The goats in this example move from one clan to another just as the stone pipemoved from person to person in my imaginary scene. And what happens then? If the object is a gift, it keeps moving, which in this case means that the man who received the goats throws a big party and everyone gets fed. The goats needn’t be given back, but they surely can’t be set aside to produce milk or more goats. And a new note has been added: the feeling that if a gift is not treated as such, if one form of property is convened into another, something horrible will happen. In folk tales the person who tries to hold on to a gift usually dies; in this anecdote the risk is “storm damage.” (What happens in fact to most tribal groups is worse than storm damage. Where someone manages to commercialize a tribe’s gift relationships the social fabric of the group is invariably destroyed.)

…Many of the most famous of the gift systems we know about center on food and treat durable goods as if they were food. The potlatch of the American Indians along the North Pacific coast was originally a “big feed.” At its simplest a potlatch was a feast lasting several days given by a member of a tribe who wanted his rank in the group to be publicly recognized. Marcel Mauss translates the verb “potlatch” as “to nourish” or “to consume.” Used as a noun, a “potlatch” is a “feeder” or “place to be satiated.” Potlatches included durable goods, but the point of the festival was to have these perish as if they were food. Houses were burned; ceremonial objects were broken and thrown into the sea. One of the potlatch tribes, the Haida, called their feasting “killing wealth.”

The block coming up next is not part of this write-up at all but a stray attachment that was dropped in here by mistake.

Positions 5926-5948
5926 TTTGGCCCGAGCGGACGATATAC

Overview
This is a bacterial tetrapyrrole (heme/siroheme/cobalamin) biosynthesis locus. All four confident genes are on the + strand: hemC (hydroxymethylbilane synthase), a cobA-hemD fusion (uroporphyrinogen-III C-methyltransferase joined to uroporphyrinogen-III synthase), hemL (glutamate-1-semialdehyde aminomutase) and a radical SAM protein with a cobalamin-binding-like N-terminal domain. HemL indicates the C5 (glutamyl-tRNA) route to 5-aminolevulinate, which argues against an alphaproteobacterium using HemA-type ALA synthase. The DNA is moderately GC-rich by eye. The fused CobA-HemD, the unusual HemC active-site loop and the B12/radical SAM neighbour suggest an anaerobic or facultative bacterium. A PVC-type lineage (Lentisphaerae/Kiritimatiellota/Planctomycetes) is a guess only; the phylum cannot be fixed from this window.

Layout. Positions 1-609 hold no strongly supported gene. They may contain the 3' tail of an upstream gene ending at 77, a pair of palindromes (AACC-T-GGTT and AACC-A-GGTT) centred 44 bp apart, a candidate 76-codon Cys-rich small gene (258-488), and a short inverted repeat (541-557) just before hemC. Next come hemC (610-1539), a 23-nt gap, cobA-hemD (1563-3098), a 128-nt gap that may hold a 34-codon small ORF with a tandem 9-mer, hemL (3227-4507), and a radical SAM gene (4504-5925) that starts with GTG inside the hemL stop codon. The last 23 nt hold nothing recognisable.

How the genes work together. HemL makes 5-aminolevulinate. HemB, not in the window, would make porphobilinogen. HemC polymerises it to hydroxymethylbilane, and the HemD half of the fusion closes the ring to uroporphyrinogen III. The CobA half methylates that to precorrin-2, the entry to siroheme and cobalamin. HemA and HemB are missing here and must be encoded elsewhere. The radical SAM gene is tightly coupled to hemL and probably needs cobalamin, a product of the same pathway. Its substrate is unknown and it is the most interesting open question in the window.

To say that the gift is used up, consumed and eaten sometimes means that it is truly destroyed as in these last examples, but more simply and accurately it means that the gift perishes for the person who gives it away. In gift exchange the transaction itself consumes the object. Now, it is true that something often comes back when a gift is given, but if this were made an explicit condition of the exchange, it wouldn’t be a gift….This, then, is how I use “consume” to speak of a gift—a gift is consumed when it moves from one hand to another with no assurance of anything in return. There is little difference, therefore, between its consumption and its movement. A market exchange has an equilibrium or stasis: you pay to balance the scale. But when you give a gift there is momentum, and the weight shifts from body to body.